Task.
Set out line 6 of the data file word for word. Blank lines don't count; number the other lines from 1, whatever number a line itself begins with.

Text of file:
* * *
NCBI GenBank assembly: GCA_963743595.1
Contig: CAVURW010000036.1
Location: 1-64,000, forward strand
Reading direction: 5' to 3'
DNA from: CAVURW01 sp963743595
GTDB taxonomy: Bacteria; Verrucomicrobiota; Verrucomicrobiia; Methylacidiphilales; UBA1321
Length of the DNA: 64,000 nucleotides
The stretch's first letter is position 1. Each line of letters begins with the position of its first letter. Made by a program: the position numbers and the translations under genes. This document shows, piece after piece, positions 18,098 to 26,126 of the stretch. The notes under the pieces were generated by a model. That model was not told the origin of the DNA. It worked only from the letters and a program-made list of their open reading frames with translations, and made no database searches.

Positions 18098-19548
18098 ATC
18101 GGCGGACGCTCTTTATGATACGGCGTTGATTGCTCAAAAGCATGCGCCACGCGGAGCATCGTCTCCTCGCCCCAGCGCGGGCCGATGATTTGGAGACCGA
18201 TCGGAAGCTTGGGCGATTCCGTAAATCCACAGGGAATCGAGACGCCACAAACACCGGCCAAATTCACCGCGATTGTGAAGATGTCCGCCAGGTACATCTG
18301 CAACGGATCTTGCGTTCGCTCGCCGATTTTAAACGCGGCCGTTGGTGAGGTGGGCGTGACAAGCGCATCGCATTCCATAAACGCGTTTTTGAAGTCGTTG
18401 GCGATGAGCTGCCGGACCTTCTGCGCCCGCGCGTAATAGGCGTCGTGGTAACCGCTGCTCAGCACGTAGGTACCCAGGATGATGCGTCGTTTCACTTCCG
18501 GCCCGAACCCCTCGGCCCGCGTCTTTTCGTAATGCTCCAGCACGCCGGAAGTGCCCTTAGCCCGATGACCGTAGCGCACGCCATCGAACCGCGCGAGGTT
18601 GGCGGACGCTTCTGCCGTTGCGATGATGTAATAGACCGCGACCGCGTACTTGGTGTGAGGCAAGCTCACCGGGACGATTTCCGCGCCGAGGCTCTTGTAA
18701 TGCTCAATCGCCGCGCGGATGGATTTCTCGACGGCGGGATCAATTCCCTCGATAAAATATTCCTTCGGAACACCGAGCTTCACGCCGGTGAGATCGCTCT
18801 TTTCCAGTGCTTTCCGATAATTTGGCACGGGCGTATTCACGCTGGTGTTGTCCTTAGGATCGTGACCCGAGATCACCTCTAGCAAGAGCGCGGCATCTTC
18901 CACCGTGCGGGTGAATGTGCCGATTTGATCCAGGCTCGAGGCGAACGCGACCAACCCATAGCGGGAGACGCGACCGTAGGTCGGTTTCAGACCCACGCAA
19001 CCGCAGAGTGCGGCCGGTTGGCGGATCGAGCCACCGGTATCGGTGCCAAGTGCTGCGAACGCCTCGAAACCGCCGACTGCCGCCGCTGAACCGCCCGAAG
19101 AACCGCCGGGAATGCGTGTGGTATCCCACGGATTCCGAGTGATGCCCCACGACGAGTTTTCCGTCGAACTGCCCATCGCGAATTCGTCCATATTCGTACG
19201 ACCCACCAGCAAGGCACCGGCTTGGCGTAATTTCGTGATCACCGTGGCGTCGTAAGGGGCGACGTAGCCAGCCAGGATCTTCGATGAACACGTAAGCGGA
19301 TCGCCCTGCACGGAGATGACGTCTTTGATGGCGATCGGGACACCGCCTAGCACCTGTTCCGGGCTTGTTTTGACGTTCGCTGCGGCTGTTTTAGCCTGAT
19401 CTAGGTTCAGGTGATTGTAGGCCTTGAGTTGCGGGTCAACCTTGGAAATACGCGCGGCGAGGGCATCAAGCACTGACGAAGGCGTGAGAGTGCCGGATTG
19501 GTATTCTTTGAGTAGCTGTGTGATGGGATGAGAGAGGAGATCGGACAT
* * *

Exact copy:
GTDB taxonomy: Bacteria; Verrucomicrobiota; Verrucomicrobiia; Methylacidiphilales; UBA1321